In five compelling chapters, this volume elucidates several key factors of the signed languages used in select international Deaf communities. Kristin Mulrooney studies ASL users to delve into the reasons behind the perceived differences in how men and women fingerspell. Bruce Sofinski assesses the current state of transliteration from spoken English to manually coded English, disclosing that competent transliterators do not necessarily produce the desired word-for-sign exchange.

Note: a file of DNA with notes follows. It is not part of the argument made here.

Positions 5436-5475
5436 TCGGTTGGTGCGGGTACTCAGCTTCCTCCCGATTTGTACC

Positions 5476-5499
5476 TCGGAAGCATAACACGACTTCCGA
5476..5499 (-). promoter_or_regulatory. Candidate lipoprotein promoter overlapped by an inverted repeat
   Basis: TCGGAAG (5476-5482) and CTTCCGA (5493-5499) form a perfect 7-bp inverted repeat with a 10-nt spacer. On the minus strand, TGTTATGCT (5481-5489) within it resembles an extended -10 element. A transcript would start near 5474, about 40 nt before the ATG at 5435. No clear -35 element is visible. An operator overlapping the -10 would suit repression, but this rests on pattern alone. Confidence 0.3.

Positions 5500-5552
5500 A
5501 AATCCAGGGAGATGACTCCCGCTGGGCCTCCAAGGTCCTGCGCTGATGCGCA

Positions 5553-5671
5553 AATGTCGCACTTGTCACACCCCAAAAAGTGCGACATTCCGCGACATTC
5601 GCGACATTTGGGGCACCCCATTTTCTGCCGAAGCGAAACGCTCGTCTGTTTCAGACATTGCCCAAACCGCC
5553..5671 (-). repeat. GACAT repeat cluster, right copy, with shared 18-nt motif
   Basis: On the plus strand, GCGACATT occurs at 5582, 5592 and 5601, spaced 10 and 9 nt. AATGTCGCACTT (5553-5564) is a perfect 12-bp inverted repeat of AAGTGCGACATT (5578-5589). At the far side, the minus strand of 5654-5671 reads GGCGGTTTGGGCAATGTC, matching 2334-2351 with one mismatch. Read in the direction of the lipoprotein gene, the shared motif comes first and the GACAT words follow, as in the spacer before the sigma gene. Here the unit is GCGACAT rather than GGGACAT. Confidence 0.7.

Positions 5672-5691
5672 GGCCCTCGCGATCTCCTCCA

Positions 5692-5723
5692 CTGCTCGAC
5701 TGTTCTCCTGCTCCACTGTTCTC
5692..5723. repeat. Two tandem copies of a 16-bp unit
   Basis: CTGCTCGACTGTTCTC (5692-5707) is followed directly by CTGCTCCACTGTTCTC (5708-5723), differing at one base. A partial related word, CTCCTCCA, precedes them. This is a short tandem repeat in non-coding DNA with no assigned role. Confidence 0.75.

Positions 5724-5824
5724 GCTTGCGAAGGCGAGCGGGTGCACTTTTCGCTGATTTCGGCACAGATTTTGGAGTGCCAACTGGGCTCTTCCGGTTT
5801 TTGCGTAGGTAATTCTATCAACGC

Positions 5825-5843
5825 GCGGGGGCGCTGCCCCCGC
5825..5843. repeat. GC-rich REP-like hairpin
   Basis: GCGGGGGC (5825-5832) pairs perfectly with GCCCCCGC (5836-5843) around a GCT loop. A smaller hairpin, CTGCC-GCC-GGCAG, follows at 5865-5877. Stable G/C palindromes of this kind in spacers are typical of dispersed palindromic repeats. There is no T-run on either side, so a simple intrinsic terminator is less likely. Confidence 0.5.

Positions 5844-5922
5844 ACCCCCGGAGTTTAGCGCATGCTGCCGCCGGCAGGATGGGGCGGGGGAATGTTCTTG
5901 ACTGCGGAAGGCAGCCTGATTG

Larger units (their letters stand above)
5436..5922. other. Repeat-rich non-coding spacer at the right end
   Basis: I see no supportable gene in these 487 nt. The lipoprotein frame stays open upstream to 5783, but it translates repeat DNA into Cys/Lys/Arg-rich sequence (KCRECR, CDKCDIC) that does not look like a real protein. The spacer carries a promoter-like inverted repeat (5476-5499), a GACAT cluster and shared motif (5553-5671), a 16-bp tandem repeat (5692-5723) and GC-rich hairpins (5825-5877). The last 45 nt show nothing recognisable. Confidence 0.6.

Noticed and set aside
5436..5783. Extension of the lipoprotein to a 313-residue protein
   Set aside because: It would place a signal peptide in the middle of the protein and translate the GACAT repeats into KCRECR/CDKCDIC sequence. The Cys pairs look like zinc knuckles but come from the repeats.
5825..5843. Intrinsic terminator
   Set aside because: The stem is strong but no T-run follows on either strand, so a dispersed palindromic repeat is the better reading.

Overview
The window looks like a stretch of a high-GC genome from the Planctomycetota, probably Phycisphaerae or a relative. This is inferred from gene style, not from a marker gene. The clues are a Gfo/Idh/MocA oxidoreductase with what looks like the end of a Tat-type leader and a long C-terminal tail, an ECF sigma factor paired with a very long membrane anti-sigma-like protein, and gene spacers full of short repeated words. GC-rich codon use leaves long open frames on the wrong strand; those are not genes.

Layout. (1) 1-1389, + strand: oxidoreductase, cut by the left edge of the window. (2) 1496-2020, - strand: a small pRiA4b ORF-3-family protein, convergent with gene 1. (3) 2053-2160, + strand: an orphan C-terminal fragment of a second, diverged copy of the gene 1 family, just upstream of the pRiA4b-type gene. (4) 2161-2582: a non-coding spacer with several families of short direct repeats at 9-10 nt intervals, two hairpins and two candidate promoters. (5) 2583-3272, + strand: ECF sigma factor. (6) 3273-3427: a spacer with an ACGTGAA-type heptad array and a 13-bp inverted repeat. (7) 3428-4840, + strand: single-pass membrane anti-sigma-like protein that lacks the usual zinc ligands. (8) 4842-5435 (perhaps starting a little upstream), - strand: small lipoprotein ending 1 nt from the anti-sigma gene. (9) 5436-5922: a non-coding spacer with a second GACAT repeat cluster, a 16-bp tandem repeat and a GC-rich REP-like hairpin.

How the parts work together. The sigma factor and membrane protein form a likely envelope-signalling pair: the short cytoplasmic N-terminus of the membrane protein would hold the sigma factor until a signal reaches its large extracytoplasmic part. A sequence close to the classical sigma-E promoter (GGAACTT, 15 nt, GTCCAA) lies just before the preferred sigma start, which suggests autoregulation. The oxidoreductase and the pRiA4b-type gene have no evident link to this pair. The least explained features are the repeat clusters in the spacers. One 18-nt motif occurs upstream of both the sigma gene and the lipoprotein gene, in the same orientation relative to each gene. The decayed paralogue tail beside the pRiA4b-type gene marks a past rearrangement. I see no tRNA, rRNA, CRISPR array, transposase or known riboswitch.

In the third chapter, Paul Dudis comments upon a remarkable aspect of discourse in ASL–grounded blends. He discusses how signers map particular concepts onto their hands and bodies, which allows them to enrich their narrative strategies. By observing meetings of deaf and nonsigning hearing people in the Flemish Deaf community, Mieke Van Herreweghe determines whether interpreters’ turn-taking practices allow for equal participation. And the final chapter features a respected team of Spanish researchers led by Esperanza Morales-López who investigate the Catalan/Spanish bilingual community in Barcelona. These scholars measure the influence of recent worldwide, Deaf sociopolitical movements advocating signed languages on deaf groups already familiar with bilingual education. Turn-Taking, Fingerspelling, and Contact in Signed Languages takes professional and lay readers alike on a scholarly sojourn of eclectic enrichment for all.